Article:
Sidney John Light
Sidney John Light was one of five sons born to John Light and Frances Emma née Morse, all of whom served during the war, although only two had direct Frampton connections, the other being Edward Thomas Morse. Sidney was born on 15 August 1882, and his birth was registered in Gloucester. The family moved around during his childhood, his father finding work as a coachman in Quedgeley and later as the innkeeper of the Plough Inn, Sheepscombe. Sidney worked as a blacksmith before serving in the Royal Army Medical Corps from June 1900 for twelve years, including active service during the Second Boer War (1899 to May 1902), for which he was awarded the Queen's South Africa Medal, with Clasps for 1901 and 1902. Remaining in South Africa until April 1906, he also earned Good Conduct badges. Following his discharge in 1912, he became a private chauffeur and lived in Gloucester.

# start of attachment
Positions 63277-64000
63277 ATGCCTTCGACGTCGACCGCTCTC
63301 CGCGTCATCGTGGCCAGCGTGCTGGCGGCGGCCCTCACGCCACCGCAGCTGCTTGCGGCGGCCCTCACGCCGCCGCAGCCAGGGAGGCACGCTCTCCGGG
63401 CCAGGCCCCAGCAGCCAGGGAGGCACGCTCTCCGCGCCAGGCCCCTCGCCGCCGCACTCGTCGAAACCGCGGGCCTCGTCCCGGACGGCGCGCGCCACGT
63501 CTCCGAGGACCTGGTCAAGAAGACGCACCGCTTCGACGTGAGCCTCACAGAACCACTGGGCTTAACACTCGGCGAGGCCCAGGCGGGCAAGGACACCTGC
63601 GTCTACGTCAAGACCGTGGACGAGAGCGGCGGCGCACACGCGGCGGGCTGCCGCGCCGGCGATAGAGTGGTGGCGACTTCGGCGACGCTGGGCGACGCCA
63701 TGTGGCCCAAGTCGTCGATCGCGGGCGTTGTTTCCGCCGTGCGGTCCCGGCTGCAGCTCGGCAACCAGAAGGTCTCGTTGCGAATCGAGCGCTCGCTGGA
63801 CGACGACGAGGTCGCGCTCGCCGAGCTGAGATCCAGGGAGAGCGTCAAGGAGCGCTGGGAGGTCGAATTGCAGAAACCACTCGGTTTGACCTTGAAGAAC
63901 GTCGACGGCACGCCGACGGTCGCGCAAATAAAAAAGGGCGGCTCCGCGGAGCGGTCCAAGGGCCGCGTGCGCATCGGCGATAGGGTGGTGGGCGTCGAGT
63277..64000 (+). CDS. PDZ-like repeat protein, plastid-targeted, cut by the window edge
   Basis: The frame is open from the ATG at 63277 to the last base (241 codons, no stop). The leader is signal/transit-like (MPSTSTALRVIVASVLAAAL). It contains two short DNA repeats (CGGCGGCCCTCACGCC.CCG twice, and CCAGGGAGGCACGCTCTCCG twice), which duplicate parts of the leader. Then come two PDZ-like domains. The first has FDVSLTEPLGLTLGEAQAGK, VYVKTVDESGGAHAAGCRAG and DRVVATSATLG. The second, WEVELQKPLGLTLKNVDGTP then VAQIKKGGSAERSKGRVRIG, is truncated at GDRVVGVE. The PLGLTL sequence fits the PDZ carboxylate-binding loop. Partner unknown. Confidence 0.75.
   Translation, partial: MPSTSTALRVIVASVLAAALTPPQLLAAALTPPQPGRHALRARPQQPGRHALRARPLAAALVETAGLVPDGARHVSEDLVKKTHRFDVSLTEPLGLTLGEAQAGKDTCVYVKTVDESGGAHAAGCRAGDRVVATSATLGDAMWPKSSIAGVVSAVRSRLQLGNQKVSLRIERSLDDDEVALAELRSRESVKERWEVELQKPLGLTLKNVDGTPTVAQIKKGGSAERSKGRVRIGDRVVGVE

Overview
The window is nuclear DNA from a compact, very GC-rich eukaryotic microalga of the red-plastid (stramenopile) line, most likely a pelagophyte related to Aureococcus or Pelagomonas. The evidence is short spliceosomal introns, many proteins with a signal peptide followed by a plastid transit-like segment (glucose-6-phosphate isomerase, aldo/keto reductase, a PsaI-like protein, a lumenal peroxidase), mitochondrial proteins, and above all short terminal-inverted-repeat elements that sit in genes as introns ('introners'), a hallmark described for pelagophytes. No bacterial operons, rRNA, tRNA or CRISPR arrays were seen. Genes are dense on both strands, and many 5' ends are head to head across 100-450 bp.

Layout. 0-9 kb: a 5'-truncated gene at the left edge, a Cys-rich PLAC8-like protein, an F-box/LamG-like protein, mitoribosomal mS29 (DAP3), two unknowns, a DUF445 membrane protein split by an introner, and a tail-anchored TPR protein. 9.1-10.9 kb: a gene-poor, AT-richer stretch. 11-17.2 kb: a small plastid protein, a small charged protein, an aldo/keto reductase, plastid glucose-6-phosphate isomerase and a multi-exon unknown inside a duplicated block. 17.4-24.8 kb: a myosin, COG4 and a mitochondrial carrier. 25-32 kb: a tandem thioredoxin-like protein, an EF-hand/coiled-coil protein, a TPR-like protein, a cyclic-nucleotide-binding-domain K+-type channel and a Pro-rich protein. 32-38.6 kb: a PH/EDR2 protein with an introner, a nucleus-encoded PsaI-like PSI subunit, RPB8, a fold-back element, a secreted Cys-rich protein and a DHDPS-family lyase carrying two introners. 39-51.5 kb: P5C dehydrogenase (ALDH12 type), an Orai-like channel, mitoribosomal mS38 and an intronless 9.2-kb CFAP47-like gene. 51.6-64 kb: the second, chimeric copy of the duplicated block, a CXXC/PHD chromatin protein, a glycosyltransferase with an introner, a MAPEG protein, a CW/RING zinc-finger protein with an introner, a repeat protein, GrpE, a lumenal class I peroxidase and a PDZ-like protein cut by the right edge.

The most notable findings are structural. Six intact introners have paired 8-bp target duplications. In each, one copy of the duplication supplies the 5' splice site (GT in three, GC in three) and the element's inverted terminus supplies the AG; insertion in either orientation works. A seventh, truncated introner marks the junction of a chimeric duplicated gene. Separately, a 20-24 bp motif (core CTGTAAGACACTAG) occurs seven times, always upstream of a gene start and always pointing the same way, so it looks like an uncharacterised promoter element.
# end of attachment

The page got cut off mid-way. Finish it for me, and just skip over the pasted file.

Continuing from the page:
With the outbreak of the First World War, it is clear that Sidney rejoined the Army, this time in the Army Service Corps, where he served as a private in Mechanical Transport, almost certainly as a lorry driver. His joining date and training is not known, but by 18 July 1915 he was in Egypt. He was later reported to have served at Salonika until late 1918. Sidney was discharged on 27 June 1919 to the Army Reserve and awarded the 1914-15 Star, British War Medal and Victory Medal.
During 1918-19 he was listed as an absent voter in The Street, Frampton. However, his service during the war is not commemorated on the plaque in the village hall. In the autumn of 1919 he married Alice Green. The couple had two daughters, Frances and Marion Elizabeth, and later lived in Sheepscombe. The death of Sidney John Light was registered in the Stroud district during the last quarter of 1961.